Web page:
"Ms. Greco, my goodness, excuse me." She set down the can and tugged at a beaded lorgnette, so that her glasses tumbled from her nose and to her soft chest. She dried her hands hastily on a thin dishcloth and took Nat's hand in hers, clasping it. "I'm Clare Cracy, Barb's mother. Thank you so much for coming, and for what you did for Ron."
"You're welcome, and my deepest condolences." Nat introduced Angus again, as one little boy chased another into the kitchen, yelling for his Game Boy. Jennifer took off after them.
"My grandchildren have a lot of energy. We feed them too well." Mrs. Cracy smiled, then looked again at Nat and Angus. "Goodness, the two of you are the walking wounded."
"We're fine." Nat was feeling tense again. "Is your daughter around?"
Barb's upstairs resting, but she wants to see you." If she's not up to it, I could come back another time." No, she's waiting for you. Come with me." Mrs. Cracy faced Angus, gesturing to the food. "I'll come right back and fix you a ham sandwich. It's honey baked."
"I've eaten, thanks." Angus winked at Nat. "I'll wait for you here."
Mrs. Cracy led the way from the kitchen and back through the crowd, and Nat felt every pair of eyes on her as she climbed the shag-carpeted stairs and disappeared from their view, into the darkness of a second-floor hallway. Leading her, Mrs. Cracy said, "We keep the lights off because Barb gets migraines when she's under stress. It's the second door, up ahead."
"Poor thing. How terrible."
"She's had them since she was a little girl. Light is a big no-no. No caffeine or chocolate, either." Mrs. Cracy continued down the hall, and Nat almost bumped into her when the older woman stopped short and opened a door. "Barb, honey?" she whispered. Over Mrs. Cracy's shoulder, Nat could see that the bedroom looked unusually dark, with blackout shades drawn almost all the way down, flanked by white sheers.
"Yeah, Ma?" a weak voice said.
"She's here. How're you?"
"Good, so far. It's holding off. Let her come in. Are the kids okay?"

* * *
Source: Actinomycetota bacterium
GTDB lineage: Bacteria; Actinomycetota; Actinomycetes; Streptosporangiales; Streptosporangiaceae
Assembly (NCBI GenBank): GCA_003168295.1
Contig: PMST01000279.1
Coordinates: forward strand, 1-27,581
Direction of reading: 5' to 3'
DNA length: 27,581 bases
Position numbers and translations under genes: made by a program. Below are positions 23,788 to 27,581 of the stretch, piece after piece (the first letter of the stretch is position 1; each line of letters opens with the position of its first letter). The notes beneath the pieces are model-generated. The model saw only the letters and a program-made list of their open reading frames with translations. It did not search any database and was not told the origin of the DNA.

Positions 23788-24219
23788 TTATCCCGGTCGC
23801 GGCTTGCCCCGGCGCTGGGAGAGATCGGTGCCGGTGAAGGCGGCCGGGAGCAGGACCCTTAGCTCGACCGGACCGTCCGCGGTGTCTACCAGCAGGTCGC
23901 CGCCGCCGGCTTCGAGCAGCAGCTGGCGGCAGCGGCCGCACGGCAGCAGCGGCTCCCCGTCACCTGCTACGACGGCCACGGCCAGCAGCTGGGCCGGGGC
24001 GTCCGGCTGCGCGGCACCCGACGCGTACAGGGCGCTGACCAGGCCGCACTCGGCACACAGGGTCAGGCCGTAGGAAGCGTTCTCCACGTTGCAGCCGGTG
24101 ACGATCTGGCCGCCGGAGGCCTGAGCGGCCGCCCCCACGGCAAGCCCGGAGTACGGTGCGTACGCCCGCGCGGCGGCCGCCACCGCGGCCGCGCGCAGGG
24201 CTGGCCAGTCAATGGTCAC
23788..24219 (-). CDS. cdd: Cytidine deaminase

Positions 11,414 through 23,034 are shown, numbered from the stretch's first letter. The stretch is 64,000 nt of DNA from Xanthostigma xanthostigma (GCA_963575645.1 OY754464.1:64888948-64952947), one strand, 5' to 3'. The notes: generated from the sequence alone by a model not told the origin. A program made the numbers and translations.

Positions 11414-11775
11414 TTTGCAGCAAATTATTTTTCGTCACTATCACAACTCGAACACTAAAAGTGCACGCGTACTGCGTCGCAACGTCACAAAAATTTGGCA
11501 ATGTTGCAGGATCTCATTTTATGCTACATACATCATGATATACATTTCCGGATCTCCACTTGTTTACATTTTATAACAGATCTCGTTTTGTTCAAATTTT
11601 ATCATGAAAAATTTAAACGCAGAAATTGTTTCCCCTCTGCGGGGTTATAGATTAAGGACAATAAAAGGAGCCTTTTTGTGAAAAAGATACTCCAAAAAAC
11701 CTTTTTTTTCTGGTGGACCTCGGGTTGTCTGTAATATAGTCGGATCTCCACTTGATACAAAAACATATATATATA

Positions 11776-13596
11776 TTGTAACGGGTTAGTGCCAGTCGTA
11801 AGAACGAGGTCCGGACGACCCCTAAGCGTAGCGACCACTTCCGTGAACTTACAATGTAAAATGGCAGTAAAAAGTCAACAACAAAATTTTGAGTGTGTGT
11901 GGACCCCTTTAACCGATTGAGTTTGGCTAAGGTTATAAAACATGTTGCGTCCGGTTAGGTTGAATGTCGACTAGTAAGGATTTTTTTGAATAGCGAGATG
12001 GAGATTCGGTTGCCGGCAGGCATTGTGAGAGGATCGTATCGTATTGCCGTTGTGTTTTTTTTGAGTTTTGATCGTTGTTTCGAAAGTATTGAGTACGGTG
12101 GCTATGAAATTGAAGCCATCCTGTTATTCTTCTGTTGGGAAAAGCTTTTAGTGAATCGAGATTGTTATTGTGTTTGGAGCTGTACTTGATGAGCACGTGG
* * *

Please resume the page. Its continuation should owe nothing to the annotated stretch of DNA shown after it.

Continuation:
"They're fine. That Game Boy is worth every penny."
"Can I see her? She's there?"
"Right here." Mrs. Cracy put a gentle hand on Nat's elbow and guided her forward.
"Hi, Barb. I'm Nat Greco." She entered the bedroom, feeling completely intrusive.
"Come on in. I'm the Princess of Darkness." Barb Saunders propped herself up on two pillows on a king-size bed, in a formless gray sweatsuit. She finger-raked her short light hair in the darkness. "Mom, you can go. Thanks."
"You need more water, honey?"
"Got plenty." Barb motioned to Nat. "Please, come in. I'd turn on a lamp but I get migraines. I'm trying to hold one off."
"I'm so sorry." Nat entered the room, hovering by the bed as the door closed softly behind her. The bedroom was simply furnished, with an oak chest of drawers on the left wall and a long mirror above it. Photos and a brown jewelry box sat on the dresser, a man's white T-shirt spilled from a plastic hamper onto the shaggy rug, and a child's plastic helicopter lay on its side nearby. A roll of toilet paper sat on the bed and wads of it dotted the floral bedspread. Nat didn't want to think about how long Barb Saunders had been crying. She said, "I hate to bother you today. So soon."
"No, please. You're the only one I wanted to see. As soon as I heard about you, I was praying you'd call." Barb gathered the toilet paper balls and patted the bed beside her. "Would you mind sitting here? My head hurts too much to sit up."
"This is fine. Don't bother yourself." Nat perched awkwardly on the edge of the bed. In the dim light she could see the roundish face of a pretty woman, with puffy eyes, maybe blue, and a small, upturned nose that also looked slightly swollen. Her mouth was a Cupid's bow, drawn with grief at the corners. "I'm so sorry about your loss."
"Thanks. Oh… boy." Barb's hand went to her forehead, and Nat could see her wincing in the dark, her forehead buckling in apparent pain.
"Are you okay?"
"Hold on. Are you wearing perfume?"